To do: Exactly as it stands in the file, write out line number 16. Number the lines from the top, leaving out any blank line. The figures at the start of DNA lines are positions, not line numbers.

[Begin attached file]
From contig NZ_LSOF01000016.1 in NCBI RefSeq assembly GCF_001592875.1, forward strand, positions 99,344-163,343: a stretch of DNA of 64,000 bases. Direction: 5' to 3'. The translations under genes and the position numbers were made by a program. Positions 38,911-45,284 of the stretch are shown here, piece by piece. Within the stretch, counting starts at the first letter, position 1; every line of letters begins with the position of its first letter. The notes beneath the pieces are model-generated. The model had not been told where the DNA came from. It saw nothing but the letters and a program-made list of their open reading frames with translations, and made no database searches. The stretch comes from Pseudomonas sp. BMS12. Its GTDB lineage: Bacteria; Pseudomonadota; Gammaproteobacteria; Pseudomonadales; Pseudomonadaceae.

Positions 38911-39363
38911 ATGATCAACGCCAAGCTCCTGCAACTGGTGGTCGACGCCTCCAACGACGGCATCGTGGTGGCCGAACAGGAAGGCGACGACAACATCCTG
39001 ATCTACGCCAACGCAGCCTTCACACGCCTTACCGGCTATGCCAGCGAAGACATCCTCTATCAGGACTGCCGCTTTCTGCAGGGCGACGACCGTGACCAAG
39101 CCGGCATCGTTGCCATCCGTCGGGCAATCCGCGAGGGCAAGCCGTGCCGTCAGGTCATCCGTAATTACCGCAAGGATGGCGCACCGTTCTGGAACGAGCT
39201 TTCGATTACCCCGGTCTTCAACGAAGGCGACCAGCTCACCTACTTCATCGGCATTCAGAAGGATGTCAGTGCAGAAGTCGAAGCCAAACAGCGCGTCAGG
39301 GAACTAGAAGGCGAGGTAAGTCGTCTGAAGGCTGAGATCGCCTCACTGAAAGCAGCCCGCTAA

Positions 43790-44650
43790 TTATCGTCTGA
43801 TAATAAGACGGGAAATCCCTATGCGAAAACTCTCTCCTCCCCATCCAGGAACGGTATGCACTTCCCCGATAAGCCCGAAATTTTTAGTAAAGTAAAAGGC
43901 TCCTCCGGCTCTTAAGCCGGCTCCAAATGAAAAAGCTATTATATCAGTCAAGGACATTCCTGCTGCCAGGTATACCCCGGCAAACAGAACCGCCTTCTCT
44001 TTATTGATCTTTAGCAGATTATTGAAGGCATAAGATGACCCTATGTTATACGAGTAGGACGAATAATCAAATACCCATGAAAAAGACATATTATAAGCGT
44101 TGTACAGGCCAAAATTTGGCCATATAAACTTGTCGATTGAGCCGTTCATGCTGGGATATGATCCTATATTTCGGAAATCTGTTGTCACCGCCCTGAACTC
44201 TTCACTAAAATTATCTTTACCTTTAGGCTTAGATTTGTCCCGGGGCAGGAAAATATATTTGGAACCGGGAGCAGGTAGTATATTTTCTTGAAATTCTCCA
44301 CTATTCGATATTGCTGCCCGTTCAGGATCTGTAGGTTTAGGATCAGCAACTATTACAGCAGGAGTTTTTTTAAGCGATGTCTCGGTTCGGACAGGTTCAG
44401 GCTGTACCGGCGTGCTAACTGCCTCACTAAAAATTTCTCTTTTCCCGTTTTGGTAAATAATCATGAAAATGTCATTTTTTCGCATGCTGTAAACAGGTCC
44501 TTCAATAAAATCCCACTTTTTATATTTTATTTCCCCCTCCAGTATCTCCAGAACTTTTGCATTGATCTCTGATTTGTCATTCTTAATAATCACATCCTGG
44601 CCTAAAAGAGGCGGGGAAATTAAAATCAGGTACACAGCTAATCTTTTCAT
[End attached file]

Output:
44401 GCTGTACCGGCGTGCTAACTGCCTCACTAAAAATTTCTCTTTTCCCGTTTTGGTAAATAATCATGAAAATGTCATTTTTTCGCATGCTGTAAACAGGTCC